The primer mix has been verified to generate satisfactory qPCR data on Roche Applied-science LightCycler® 480 Ⅱ.
Storage & Shipping
Lyophilized qPCR primer mix is shipped at ambiente temperatura
The lyophilized product is stable for one year from date of receipt when stored at -20℃.
The suspended product is stable for six months from date of receipt when stored at -20℃.
***Sino biological qEASY qPCR primer pairs are used for SYBR Green-based real-time RT-PCR, The primers are designed by using SBI's proprietary primer design algorithm. Our primer collection covers the entire human genomes. It can be widely applied in the quantitative analysis of gene expression.***
Features and Advantages
Unique Primer Design
To avoid genomic DNA amplification, at least one primer is designed crosses the junction of exons according to the conserved region of a specific gene with all variants.
Strict Validation Process
Confirmed in positive organizations; screened the primer with high specificity and high sensitivity.
Uniform PCR conditions, Saving time and cost
~100% amplification curve, ensuring the accuracy of the RNA quantitative
Mouse JNK2 qPCR Primer Pair: Synonyms
AI851083 qPCR Primer Pairs, Mouse; JNK2 qPCR Primer Pairs, Mouse; p54aSAPK qPCR Primer Pairs, Mouse; Prkm9 qPCR Primer Pairs, Mouse
JNK2 Background Information
Mitogen-activated protein kinase 9 (MAPK9), also well known as c-Jun N-terminal kinase (JNK2), is a member of MAP kinase subfamily belonging to the protein kinase superfamily. MAPK9 responds to activation by environmental stress and pro-inflammatory cytokines by phosphorylating a number of transcription factors, such as c-Jun and ATF2. The crystal structure of human JNK2 complexed with an indazole inhibitor by applying a high-throughput protein engineering and surface-site mutagenesis approach. A novel conformation of the activation loop is observed, which is not compatible with its phosphorylation by upstream kinases. This activation inhibitory conformation of JNK2 is stabilized by the MAP kinase insert that interacts with the activation loop in an induced-fit manner. It suggest that the MAP kinase insert of JNK2 plays a role in the regulation of JNK2 activation, possibly by interacting with intracellular binding partners. JNK2 deficiency leads to reduced c-Jun degradation, thereby augmenting c-Jun levels and cellular proliferation, and suggests that JNK2 is a negative regulator of cellular proliferation in multiple cell types. JNK2 prevents replicative stress by coordinating cell cycle progression and DNA damage repair mechanisms. JNK2 blocks the ubiquitination of tumor suppressor p53, and thus increases the stability of p53 in nonstressed cells. JNK2 negatively regulates antigen-specific CD8+ T cell expansion and effector function, and thus selectively blocking JNK2 in CD8+ T cells may potentially enhance anti-tumor immune response. Lack of JNK2 expression was associated with higher tumor aneuploidy and reduced DNA damage response. Additionally,the JNK2 protein could be a novel therapeutic target in dry eye disease, and may provide a novel target for prevention of vascular disease and atherosclerosis.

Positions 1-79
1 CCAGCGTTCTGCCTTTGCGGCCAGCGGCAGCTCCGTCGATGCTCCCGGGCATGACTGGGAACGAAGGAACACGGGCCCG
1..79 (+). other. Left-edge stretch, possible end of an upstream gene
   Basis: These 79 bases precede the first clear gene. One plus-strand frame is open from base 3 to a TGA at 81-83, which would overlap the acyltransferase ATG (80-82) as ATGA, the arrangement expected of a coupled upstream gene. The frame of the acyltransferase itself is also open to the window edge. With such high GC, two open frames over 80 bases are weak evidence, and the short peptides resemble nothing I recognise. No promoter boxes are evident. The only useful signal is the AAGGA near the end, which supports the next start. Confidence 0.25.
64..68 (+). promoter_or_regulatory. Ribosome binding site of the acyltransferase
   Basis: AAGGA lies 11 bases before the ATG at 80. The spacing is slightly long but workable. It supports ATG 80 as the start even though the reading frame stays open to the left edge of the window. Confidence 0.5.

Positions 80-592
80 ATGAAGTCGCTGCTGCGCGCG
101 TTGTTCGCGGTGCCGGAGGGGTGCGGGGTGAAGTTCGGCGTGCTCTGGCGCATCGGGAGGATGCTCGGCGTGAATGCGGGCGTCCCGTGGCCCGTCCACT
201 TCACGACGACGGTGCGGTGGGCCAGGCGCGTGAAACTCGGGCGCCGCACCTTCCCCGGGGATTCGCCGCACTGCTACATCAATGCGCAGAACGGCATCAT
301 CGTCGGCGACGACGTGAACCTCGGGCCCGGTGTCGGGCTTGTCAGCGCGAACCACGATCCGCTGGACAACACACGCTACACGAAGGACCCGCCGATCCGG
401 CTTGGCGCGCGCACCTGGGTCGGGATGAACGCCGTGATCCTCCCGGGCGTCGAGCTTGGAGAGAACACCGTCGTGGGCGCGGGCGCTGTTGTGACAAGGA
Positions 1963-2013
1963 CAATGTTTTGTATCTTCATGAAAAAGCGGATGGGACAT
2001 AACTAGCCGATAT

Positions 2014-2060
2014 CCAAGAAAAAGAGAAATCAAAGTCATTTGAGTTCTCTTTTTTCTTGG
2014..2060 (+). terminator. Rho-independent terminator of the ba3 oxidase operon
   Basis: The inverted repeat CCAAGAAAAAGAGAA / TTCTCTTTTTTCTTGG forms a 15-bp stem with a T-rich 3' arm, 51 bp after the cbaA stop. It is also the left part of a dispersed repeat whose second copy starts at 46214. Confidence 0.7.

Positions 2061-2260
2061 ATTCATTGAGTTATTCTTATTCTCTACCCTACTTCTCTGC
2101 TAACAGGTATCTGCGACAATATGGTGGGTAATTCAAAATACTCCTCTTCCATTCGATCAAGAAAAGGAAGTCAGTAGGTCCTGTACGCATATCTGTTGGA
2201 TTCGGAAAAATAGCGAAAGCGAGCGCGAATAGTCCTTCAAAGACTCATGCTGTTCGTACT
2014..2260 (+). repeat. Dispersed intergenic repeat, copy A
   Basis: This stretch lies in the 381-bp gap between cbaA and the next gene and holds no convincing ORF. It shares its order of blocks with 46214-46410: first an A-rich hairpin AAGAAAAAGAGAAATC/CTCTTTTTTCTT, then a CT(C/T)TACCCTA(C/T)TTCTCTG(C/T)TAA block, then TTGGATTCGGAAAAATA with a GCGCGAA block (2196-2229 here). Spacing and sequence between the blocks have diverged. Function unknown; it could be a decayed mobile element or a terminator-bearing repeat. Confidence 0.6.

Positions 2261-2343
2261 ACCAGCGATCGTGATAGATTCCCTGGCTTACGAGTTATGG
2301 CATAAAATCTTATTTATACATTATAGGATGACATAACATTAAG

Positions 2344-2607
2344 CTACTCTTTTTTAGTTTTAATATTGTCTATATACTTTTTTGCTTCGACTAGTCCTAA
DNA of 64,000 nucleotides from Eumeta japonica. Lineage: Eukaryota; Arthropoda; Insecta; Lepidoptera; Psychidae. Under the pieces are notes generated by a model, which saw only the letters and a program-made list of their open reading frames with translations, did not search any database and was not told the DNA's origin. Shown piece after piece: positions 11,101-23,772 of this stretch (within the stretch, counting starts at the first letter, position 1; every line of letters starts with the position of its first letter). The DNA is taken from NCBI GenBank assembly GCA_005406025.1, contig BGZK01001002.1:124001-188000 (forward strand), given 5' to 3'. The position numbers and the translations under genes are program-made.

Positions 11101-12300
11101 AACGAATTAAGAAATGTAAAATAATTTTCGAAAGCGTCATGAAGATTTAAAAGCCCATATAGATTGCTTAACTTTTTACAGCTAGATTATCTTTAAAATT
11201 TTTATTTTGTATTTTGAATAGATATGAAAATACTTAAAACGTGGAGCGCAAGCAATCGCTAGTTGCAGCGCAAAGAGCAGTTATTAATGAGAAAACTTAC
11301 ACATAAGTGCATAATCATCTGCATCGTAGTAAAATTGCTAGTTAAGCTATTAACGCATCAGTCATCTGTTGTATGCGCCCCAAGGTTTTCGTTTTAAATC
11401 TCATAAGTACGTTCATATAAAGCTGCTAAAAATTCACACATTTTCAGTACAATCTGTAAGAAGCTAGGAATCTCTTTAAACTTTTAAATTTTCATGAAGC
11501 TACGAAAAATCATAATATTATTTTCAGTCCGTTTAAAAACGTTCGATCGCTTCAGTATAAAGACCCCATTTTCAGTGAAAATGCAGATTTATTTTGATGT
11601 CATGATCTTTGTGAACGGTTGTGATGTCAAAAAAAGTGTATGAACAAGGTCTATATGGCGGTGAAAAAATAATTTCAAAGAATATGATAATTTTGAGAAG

mitogen-activated protein kinase 9
VEGF Signaling Pathway
B Cell Receptor Signaling Pathway
T Cell Receptor Signaling Pathway
IL1 signaling pathway
IL17 signaling pathway
Sabapathy K, et al. (2004) JNK2: a negative regulator of cellular proliferation. Cell Cycle. 3(12): 1520-3.
Tao J, et al. (2007) JNK2 negatively regulates CD8+ T cell effector function and anti-tumor immune response. Eur J Immunol. 37(3): 818-29.
Shaw D, et al. (2008) The crystal structure of JNK2 reveals conformational flexibility in the MAP kinase insert and indicates its involvement in the regulation of catalytic activity. J Mol Biol. 383(4): 885-93.
Osto E, et al. (2008) c-Jun N-terminal kinase 2 deficiency protects against hypercholesterolemia-induced endothelial dysfunction and oxidative stress. 118(20): 2073-80.
De Paiva CS, et al. (2009) Essential role for c-Jun N-terminal kinase 2 in corneal epithelial response to desiccating stress. Arch Ophthalmol. 127(12): 1625-31.
Chen P, et al. (2010) Jnk2 effects on tumor development, genetic instability and replicative stress in an oncogene-driven mouse mammary tumor model. PLoS One. 5(5): e10443.
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